Chapter14 - Chapter 14 The Economics of Climate Change...

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Unformatted text preview: Chapter 14 The Economics of Climate Change Content: The Impacts of Climate Change on Agriculture How Climate Change Impacts Should Be Addressed Policies to Delay and Dampen Climate Change The Kyoto Protocol The Feasibility and Management of Sink Activities Obstacles to Kyoto Protocol and Carbon Trading Conclusions The Impacts of Climate Change on Agriculture Results of economic studies depend on scientific knowledge. Scientific uncertainties => economic impact uncertainties. There are several lines of modeling. They differ in:-Incorporation of uncertainty-Incorporation of variability and spatial heterogeneity. Modeling Approach Suppose we have two crops, a warm climate crop and cold climate crop, and we consider the Northern Hemisphere in Figure 1 where we depict profits per acre under the two crops before and after climate change. 2 Let ! measure the distance from the North Pole. Before climate change, the warm crop was grown from b1 to a1* and the cold crop from a1* to a1. After climate change, the warm crop is grown from b2 to a2* and the cold crop from a2* to a2. Obviously, land between b1 to b2 will be deserted and land between a1 to a2 will be settled. There will be both gains and losses in yield and profits, and it is not clear whether the overall effect of climate change will be negative. One has to take into account the other effects: Fertilization effect: Higher levels of carbon will increase yield. Daylight effect: Moving north will reduce exposure to the sun and reduce yield. Pest effect: Warmer climate will lead to northward movement of pest and reduce yield. Water effect: Climate change may lead to earlier snowmelt and flooding. Protein effect: Increase in carbon will lead to higher yields but less protein production. Settlement cost effect: Climate change will require reallocation and settlement cost, from a1 to a2 and from a1* to a2*. All these effects will have to be taken into account in assessing the impact of climate change. In addition, geography matters. A country that has more land in the north than in the south will likely gain from climate change, while the country that has more land in the south than in the north will lose from climate change. Several models have been developed to assess the impact of climate change, and they are discussed below. Hedonic Price Models (Mendelsohn, AER). Premise: Impacts of climate change will be reflected in asset values. Current asset prices can be used to estimate the price sensitivity of land values to changes in climate parameters. Various assumptions about changes in climate conditions are used to estimate impacts of climate change on land values....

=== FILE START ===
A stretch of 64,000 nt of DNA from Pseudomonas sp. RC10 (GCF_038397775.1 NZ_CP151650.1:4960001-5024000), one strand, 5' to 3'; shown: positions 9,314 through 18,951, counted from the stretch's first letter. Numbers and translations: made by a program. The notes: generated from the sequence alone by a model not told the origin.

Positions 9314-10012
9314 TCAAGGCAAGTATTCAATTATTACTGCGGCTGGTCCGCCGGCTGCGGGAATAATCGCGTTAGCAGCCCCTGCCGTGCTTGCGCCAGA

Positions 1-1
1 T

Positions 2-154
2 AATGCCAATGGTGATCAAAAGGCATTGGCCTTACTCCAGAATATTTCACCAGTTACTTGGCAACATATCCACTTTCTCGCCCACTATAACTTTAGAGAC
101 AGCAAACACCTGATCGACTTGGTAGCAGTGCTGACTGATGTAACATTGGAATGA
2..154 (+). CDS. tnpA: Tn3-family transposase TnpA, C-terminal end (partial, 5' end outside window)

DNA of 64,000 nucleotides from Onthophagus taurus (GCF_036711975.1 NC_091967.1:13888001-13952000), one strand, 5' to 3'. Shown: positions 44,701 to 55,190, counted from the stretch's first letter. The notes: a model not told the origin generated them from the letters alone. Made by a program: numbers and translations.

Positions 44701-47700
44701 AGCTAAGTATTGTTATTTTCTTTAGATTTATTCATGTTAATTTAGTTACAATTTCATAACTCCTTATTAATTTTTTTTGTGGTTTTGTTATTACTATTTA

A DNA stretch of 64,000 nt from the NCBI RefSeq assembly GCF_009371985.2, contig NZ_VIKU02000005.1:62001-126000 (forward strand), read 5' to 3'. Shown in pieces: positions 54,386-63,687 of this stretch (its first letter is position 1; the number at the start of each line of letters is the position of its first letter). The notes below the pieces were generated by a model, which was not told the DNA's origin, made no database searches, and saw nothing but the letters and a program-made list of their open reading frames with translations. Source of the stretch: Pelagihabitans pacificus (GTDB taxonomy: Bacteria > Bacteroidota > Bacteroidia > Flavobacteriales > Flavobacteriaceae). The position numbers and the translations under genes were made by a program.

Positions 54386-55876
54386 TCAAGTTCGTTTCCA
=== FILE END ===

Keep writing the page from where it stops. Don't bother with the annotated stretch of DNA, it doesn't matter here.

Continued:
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Chapter14 - Chapter 14 The Economics of Climate Change...

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